By Harold Watters, Ohio State University Extension agronomist

So I got some calls after our Extension Fall Weed Survey — if these are the problem weeds, then how do you deal with them?

It is becoming apparent that with the move to herbicide tolerant crops, we aren’t necessarily getting rid of all of our weeds — only 30% of our fields are weed free. Giant ragweed moved back into first place for worst weed, seen in 34% of fields overtaking marestail seen in 30% of fields. And then there is the pigweed problem — waterhemp appeared frequently, so did redroot pigweed and then there are the concerns about Palmer amaranth and its escape across Ohio.

 

Weed 2018 Ohio rank % of fields
Giant Ragweed 1 34
Marestail 2 30
Waterhemp 6 10
Redroot pigweed 10 5

 

So how do we deal with problem weeds? I look in the back of the Ohio, Indiana and Illinois Weed Control Guide — all of these weeds are there, so it’s not just a problem for you but these appear to be problems across the eastern Corn Belt as well.

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Plenty of market news to ponder

By Doug Tenney, Leist Mercantile

There is certainly plenty of news to mull over. Government shutdown, trade talks, USDA reports, snow, cold, South American weather, and charts are among the topics clamoring for significant attention.

The partial government shutdown is approaching 30 days at this writing. The partial shutdown is affecting farmers in numerous ways this winter. It means local FSA offices are closed and unable to process loan payments along with the Market Facilitation Program (MFP). Those soybean payments of $1.65 per bushel are being welcomed profusely across Ohio and the U.S. While we are now well past the Jan. 15 original deadline, USDA had already announced that deadline would be extended the number of days FSA offices were closed by the partial government shutdown. The FSA offices across the country were last open on Dec. 28 with some Ohio offices open Jan. 17, 18, and 22. Numerous conversations with producers indicate many are still waiting on their second round of MFP payments.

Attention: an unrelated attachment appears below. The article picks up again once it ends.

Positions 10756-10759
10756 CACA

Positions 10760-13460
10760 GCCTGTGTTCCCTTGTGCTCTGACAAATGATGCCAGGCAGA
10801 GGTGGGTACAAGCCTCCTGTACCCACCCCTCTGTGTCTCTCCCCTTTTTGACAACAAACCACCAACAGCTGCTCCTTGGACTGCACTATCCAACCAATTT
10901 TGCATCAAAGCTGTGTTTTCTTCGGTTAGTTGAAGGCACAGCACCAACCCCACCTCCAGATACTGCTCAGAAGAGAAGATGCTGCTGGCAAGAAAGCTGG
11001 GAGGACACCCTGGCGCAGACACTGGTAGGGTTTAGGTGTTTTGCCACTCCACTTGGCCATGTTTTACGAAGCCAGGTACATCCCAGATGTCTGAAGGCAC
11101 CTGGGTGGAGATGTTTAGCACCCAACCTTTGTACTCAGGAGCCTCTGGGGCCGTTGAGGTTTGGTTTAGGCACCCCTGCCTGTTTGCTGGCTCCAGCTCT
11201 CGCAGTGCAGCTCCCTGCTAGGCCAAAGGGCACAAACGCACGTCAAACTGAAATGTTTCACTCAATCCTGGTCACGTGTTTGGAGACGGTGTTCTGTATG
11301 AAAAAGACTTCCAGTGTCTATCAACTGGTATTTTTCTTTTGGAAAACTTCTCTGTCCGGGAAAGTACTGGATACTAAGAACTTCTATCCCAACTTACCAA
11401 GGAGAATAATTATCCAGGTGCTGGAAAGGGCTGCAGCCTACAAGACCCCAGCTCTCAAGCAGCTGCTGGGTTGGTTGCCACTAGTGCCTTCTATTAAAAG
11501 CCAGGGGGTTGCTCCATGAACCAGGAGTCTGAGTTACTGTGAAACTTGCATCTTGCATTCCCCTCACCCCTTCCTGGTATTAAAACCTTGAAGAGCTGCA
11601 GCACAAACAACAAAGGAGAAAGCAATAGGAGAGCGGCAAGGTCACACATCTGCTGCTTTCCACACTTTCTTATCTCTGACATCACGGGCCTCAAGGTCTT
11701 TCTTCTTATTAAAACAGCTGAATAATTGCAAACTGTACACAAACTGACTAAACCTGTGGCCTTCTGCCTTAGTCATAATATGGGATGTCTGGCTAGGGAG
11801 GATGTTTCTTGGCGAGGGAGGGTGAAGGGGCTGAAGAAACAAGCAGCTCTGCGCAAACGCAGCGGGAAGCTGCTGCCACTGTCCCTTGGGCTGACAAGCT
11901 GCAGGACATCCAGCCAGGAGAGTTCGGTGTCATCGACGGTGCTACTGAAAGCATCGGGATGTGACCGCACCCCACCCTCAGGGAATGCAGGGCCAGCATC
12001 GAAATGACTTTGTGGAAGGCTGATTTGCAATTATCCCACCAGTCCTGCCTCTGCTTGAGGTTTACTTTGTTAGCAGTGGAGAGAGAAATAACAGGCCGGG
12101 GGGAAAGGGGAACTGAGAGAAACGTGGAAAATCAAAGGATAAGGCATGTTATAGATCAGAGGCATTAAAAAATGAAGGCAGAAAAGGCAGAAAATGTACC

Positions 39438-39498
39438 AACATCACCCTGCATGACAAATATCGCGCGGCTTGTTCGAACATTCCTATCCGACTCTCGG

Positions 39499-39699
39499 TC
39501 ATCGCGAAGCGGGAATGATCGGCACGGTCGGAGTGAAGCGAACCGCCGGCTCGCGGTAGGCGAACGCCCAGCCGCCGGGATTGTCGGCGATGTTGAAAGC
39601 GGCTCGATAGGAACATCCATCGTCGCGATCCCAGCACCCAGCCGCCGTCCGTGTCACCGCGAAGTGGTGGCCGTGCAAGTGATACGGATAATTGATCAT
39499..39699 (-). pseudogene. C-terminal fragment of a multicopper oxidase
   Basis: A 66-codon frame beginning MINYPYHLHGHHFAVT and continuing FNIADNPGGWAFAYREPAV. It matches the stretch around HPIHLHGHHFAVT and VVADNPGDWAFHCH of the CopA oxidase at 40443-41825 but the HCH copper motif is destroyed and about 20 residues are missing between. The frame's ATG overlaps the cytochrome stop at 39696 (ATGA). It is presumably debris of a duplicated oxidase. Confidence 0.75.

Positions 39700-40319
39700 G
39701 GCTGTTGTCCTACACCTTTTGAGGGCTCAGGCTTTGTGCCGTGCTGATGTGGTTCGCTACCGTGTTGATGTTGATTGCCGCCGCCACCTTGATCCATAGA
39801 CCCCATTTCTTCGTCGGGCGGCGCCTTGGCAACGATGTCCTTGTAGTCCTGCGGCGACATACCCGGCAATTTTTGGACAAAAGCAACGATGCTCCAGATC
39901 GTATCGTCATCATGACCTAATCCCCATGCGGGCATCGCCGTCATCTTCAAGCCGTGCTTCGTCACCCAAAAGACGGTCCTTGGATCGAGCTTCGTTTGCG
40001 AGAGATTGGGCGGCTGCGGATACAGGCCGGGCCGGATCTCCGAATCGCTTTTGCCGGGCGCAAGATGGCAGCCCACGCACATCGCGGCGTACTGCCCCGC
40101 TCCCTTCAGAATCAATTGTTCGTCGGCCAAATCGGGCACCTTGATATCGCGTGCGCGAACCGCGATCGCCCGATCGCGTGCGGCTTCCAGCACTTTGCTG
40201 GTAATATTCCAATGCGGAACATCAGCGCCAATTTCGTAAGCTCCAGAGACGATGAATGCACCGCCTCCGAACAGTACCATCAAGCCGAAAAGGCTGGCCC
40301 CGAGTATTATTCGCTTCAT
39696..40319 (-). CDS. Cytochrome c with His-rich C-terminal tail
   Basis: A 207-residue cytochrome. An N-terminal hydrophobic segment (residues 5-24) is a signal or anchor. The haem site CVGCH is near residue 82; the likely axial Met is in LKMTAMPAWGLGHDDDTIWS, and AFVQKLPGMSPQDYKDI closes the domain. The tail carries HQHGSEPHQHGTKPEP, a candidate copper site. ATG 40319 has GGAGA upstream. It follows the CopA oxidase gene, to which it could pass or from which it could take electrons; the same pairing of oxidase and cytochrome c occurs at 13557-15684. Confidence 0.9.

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No-Till news

By Randall Reeder, P.E., Extension Agricultural Engineer (retired)

The December Ohio No-Till Council conference in Plain City featured 14 speakers on diverse topics. It was a beautiful day, the sun shining, a rare occurrence in rainy 2018. The ground was reasonably dry so attendance was down because so many farmers were home harvesting corn and soybeans.

For those who missed it, here are a few highlights, provided by Vinayak Shedekar, an OSU Ag. Engineer working on water quality. Harold Watters, OSU Extension, discussed the new Tri-State Fertilizer recommendations, which include lower rates for Phosphorus. (Note: at the Conservation Tillage Conference a concurrent session on March 6 will go in depth on the revised recommendations.)

Jim Hoorman, Soil Health Specialist, NRCS, disclosed that for every ton of soybeans produced the average farm loses one to two tons of topsoil. Four principles of soil health are: minimize soil disturbance, maximize cover, maximize live roots, and maximize biodiversity.

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USDA to reopen FSA offices while shutdown continues

U.S. Secretary of Agriculture Sonny Perdue announced Tuesday that all Farm Service Agency (FSA) offices nationwide will soon reopen to provide additional administrative services to farmers and ranchers during the lapse in federal funding.  Certain FSA offices have been providing limited services for existing loans and tax documents since January 17, and will continue to do so through January 23.  Beginning January 24, however, all FSA offices will open and offer a longer list of transactions they will accommodate.

Additionally, Secretary Perdue announced that the deadline to apply for the Market Facilitation Program, which aids farmers harmed by unjustified retaliatory tariffs, has been extended to February 14.  The original deadline had been January 15.  Other program deadlines may be modified and will be announced as they are addressed.